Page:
Extra tight security for inauguralLaw enforcement agencies planning for this month's inauguration ceremonies -- the country's first since 9/11 -- are putting the final stitches into what is considered the largest and most comprehensive security net ever attempted in the nation's capital. [Page 1a ]

Ex-congresswoman Chisholm dies

Shirley Chisholm, the first black woman elected to Congress and an outspoken advocate for women and minorities during seven terms in the House, died near Daytona Beach, friends said Sunday. She was 80. Chisholm was elected to the U.S. House in 1968 and was a riveting speaker who often criticized Congress as being too clubby and unresponsive. [Page 1a]

US Airways weathers holiday

More than 100 US Airways executives and other employees volunteered to serve coffee and snacks, sort and move bags and help passengers find their way at Philadelphia International Airport to try to avoid a repeat of the bankrupt carrier's Christmas weekend debacle. The airline reported no problems by late yesterday afternoon. [Page 3a]


Food, water top priorities

A Sumatran fisherman was discovered barely alive under his beached boat -- the first survivor found in three days -- but with tens of thousands still missing in crushed seaside settlements and in the flotsam washing the shores of the Indian Ocean, rescuers turned full attention to getting food and water to the living. Aid agencies said the death toll was expected to hit 150,000. [Page 1a]

At least 22 dead in Iraq bombing

A suicide car bombing killed at least 22 members of the Iraqi National Guard, one of the highest death tolls in months for Iraqi security forces under siege from guerrilla fighters. The attack occurred in Balad, a mostly Shiite Muslim city north of Baghdad in an area heavy with Sunni insurgent activity. [Page 6a]

Israelis launch Gaza raids

Israeli soldiers and tanks swept into the northern Gaza Strip in what the military said was the latest attempt to prevent Palestinian militants from firing rockets into communities in southern Israel. The operation took place not far from where the interim Palestinian leader, Mahmoud Abbas, was campaigning in his bid to be elected president of the Palestinian Authority. [Page 6a]

Argentina fire victims mourned

Mourning families buried victims of the nightclub fire that killed at least 188 people and injured more than 700. The funerals came before a pot-banging protest as irate Buenos Aires residents demanded a full government accounting of Thursday's calamity, the worst fire tragedy in this country in recent memory. [Page 6a]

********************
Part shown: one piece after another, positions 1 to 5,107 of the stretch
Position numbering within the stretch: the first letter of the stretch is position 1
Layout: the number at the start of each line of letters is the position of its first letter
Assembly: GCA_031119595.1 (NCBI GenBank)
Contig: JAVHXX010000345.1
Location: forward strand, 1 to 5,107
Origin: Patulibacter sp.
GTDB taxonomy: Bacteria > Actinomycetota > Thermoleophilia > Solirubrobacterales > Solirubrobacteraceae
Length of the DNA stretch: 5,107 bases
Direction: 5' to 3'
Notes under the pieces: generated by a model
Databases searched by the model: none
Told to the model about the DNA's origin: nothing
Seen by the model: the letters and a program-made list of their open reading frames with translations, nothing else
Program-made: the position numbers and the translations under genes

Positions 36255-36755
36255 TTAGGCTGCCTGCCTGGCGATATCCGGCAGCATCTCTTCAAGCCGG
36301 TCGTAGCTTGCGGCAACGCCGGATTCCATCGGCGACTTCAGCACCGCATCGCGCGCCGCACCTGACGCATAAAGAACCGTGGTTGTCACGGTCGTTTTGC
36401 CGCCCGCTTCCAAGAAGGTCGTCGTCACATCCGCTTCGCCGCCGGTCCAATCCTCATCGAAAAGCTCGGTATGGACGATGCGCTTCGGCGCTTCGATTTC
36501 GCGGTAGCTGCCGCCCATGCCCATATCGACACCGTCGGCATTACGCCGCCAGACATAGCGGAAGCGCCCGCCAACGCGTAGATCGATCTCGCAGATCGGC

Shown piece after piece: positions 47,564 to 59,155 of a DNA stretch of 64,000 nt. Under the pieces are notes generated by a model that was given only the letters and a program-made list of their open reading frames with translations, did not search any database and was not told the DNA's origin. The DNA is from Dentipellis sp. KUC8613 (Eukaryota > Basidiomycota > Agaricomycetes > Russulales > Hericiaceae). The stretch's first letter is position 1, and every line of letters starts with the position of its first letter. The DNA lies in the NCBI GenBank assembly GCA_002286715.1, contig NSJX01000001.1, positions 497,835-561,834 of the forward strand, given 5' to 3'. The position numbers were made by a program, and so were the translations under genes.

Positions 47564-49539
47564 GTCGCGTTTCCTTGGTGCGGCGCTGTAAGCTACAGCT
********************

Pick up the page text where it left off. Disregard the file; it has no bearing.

Auction may end rowhouse fight

Three historic but blighted rowhouses are headed to the auction block tomorrow, an event that could end a long battle over the properties that pitted a church-related corporation against the city and an East Baltimore community group. The houses are owned by Apostolic Community Development Corp., an arm of a prominent church. [Page 1A)

Arundel test sparks protest

Students and their parents complained recently after students at some Anne Arundel County high schools had to take the Armed Services Vocational Aptitude Battery unless they opted out. School officials say the test used by the military as a recruiting tool is not mandatory but acknowledge that the message might not have reached all students. [Page 1a]

Library expands bilingual efforts

Officials are trying to better serve the growing number of immigrants who live in Baltimore County with bilingual library programs and materials. Spanish, Korean and Russian books are available at seven branches, and some story times will now be offered in Russian and Spanish. [Page 1b]


TV midseason starts tonight

For the TV networks, midseason used to be a tryout time and dumping ground for new series that failed to make the fall schedules. Not anymore. Midseason has become a season unto itself. This year it is starting earlier than ever -- tonight -- and offers a promising roster of new dramas, sitcoms and reality series. [Page 1c]

Changes at houses of worship

At least three historic houses of worship in the Baltimore area are vacant this winter and either up for sale or about to get new owners. The building with the most uncertain future is the former Bolton Street Synagogue, which is scheduled to be sold at an auction on the Bolton Street premises this month. [Page 1c]


Season ends for Ravens

The Ravens defeated the Miami Dolphins, 30-23, to finish the regular season with a 9-7 record, but they were eliminated from playoff contention when the Denver Broncos defeated the Indianapolis Colts, 33-14. Problems on offense have led to speculation that offensive coordinator Matt Cavanaugh is about to lose his job. [Pages 1a, 1e


Concern over pain medicine

Recent studies about heart-related side effects of the drugs Vioxx, Celebrex and Bextra have professional and recreational athletes wondering about the management of pain. Some health professionals say use of anti-inflammatory medication should be measured against the frequency of use. [Page 1d]

Dixon leads Wizards to win

Wizards reserve guard Juan Dixon scored all 15 of his points in the fourth quarter to lead Washington to a 104-101 victory over Atlanta for the Hawks' fourth straight loss. Dixon, who starred at Calvert Hall and Maryland, had played only 33 minutes in the Wizards' previous five games. [Page 5d ]



For developments in the cleanup and relief efforts in the wake of the deadly tsunamis.


Get the current weather conditions, plus the forecast for the first work week of 2005 and Sun science writer Frank Roylance's blog.

Copyright © 2020, The Baltimore Sun, a Baltimore Sun Media Group publication | Place an Ad